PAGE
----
EHR assessments, audits and risk assessments are vital for a few reasons.
The first reason is to ensure healthcare organizations maintain compliance with meaningful use guidelines.
For the uninitiated, meaningful use refers to minimum US government standards for electronic health records. These standards explain how all stakeholders in the healthcare chain, such as providers and insurance companies, should share patient data.
The primary intent of meaningful use is to boost collaboration and data exchange as well as support the development of robust systems.
Organizations that meet meaningful use guidelines can qualify for incentive payments under the Medicare EHR Incentive Program — designed to spur the transition to EHR by reimbursing some of the costs required.
However, healthcare organizations might be audited to ensure that they’ve met meaningful use guidelines. About a quarter of all audited organizations claiming incentive payments have failed their audit, mainly because they didn’t follow the guidelines to the spirit.
Another reason to conduct an EHR audit and risk assessment is to guard against data breaches and theft. The cost of a successful breach is estimated to be about $383 per record — this adds up to an astronomical amount when you consider that healthcare providers typically store thousands of patient records.
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EHR Audit and Risk Assessment Guide
If you’re claiming an EHR incentive payment under the meaningful use guidelines, then it’s possible that federal regulators may ask for proof of documentation to support your claim.
You must keep all supporting documents on file for a minimum of six years post-attestation. Here’s a checklist of things you may require to ensure you pass a meaningful use audit:
How to Conduct an EHR Audit
1. Nominate a Focal Person
Before you begin with your EHR audit documentation, it’s crucial that there be a single point of contact for all audit-related requests. That’s because you don’t want key information spilling through the cracks or miss deadlines because of a process issue.
2. Meaningful Use Registration
Once you sign up with the EHR Incentive Programs website, you should receive an email confirmation. Some providers might also get a physical letter in the mail. Be sure to hold on to this.
3. Final Cost Report
This report — filed under Form CMS-2552-10 — is a comprehensive overview of the costs incurred in transitioning to EHR reporting and forms the foundation of your meaningful use incentive payment.
4. Certified EHR Technology (CEHRT)
Meaningful use incentive payments are only applicable for those healthcare providers that have signed up with an EHR vendor. As such, you must provide a signed vendor contract or service agreement as well as other supporting documentation — a vendor letter, for example.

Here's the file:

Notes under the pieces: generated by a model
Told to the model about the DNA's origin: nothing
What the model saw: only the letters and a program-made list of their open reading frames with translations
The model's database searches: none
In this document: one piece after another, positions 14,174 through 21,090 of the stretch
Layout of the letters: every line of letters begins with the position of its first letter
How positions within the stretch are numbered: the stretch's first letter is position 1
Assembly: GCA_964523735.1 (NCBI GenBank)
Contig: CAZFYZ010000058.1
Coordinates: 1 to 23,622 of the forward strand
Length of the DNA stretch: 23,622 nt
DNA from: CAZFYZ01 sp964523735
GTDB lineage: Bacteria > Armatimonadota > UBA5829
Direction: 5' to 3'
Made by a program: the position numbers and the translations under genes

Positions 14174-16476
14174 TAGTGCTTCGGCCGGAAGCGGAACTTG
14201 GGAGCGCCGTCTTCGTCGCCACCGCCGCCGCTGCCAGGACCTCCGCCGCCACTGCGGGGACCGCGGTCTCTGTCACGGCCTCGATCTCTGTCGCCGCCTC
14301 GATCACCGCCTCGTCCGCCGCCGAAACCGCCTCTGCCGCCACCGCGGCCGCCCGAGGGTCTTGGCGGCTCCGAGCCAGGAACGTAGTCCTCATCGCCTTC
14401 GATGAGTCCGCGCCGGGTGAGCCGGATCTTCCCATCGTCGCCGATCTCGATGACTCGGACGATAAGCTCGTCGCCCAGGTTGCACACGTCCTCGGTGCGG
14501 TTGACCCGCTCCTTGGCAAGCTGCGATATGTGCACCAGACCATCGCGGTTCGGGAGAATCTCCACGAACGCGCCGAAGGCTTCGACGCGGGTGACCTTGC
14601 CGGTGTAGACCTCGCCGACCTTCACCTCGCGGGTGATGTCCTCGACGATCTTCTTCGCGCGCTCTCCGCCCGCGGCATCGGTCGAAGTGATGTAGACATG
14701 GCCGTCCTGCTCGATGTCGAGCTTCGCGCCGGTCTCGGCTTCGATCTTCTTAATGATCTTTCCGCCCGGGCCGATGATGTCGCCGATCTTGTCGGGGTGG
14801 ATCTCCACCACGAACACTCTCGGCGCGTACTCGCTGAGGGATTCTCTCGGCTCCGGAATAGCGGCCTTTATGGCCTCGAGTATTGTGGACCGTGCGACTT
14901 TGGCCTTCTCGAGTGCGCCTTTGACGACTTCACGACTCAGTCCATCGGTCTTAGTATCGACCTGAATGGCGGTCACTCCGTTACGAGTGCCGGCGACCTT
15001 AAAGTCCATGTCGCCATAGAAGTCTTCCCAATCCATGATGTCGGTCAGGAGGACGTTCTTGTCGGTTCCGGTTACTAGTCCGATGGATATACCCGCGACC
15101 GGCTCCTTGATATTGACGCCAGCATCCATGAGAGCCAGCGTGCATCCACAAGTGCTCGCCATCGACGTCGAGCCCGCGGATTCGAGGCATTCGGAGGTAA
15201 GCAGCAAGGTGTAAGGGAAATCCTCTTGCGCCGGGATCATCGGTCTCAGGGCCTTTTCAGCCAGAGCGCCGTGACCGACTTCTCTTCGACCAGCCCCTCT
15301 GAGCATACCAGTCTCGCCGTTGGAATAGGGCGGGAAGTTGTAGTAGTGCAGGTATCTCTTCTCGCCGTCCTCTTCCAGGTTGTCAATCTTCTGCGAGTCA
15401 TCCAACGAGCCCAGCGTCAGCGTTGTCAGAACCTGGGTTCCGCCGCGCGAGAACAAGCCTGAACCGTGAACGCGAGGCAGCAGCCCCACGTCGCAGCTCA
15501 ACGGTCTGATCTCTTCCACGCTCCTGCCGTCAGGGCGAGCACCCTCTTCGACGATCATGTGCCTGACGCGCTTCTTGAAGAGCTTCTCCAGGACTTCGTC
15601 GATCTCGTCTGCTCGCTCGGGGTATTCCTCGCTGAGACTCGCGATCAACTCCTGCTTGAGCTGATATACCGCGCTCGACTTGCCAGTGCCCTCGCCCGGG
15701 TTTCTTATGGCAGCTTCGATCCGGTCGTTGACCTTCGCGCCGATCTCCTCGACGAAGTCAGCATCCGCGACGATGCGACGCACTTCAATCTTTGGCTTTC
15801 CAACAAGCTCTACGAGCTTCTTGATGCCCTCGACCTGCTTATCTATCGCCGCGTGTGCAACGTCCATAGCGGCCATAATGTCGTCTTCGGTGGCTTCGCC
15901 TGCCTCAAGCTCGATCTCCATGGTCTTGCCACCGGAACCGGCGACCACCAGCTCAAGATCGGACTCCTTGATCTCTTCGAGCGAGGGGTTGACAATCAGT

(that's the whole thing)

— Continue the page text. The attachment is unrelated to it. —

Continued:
5. CMS EHR Certification ID
You will find this number on the Office of the National Coordinator for Health Information Technology’s Certified Health IT Product List.
6. CEHRT Purchase Costs
Your EHR plan might involve a combination of a fixed one-time payment as well as ongoing maintenance and support. It’s important that you keep a record of all these payments.
7. Other Administrative Evidence
As a general rule of thumb, you should retain whatever documentary evidence you can to support your EHR audit claim. For example, you might want to maintain documentation that shows the percentage of patient encounters captured in the CEHRT as well as other files that testify compliance with HIPAA privacy and security rules.
EHR Security Risk Assessment
Another reason for an EHR audit and security risk assessment, as outlined at the start of this article, is to ensure data integrity and patient privacy. If your EHR system fails to achieve this, you might fall afoul of HIPAA guidelines and attract heavy penalties in the process.
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Here are three ways you can strive for robust data safeguards:
1. Regulate the Use of Mobile Devices
EHR systems are mostly cloud-based, which means they facilitate remote access and communication. This reality means employees tend to use personal devices such as laptops and mobile phones to access critical information.
For example, if employees access this data over an unsecured connection, such as a public WiFi network, then you run the risk of data pilferage and hacking.
All staff members authorized to view patient records must be trained to exercise caution and keep personal devices updated.
2. Prevent Staff Oversight
Security breaches are, more often than not, the result of preventable staff negligence.
If users forget to log out of the EHR system, for example, it creates an opportunity for unauthorized individuals to view patient-specific data. You must address this matter through internal security training.
Other possible ways of compromising patient data are if a staff member shares their login details or creates copies of sensitive information without a specific need for it.
3. Implement Security Safeguards
Your EHR systems must have access control levels firmly in place.
In other words, you must restrict this data to a need-to-know-only basis. A doctor looking to give a correct diagnosis can look at the data, but a billing assistant who only needs the patient’s home address, shouldn’t be allowed to scan all information willy-nilly.
Other safeguards include frequent system scans for data corruption and to detect the presence of viruses and malware.
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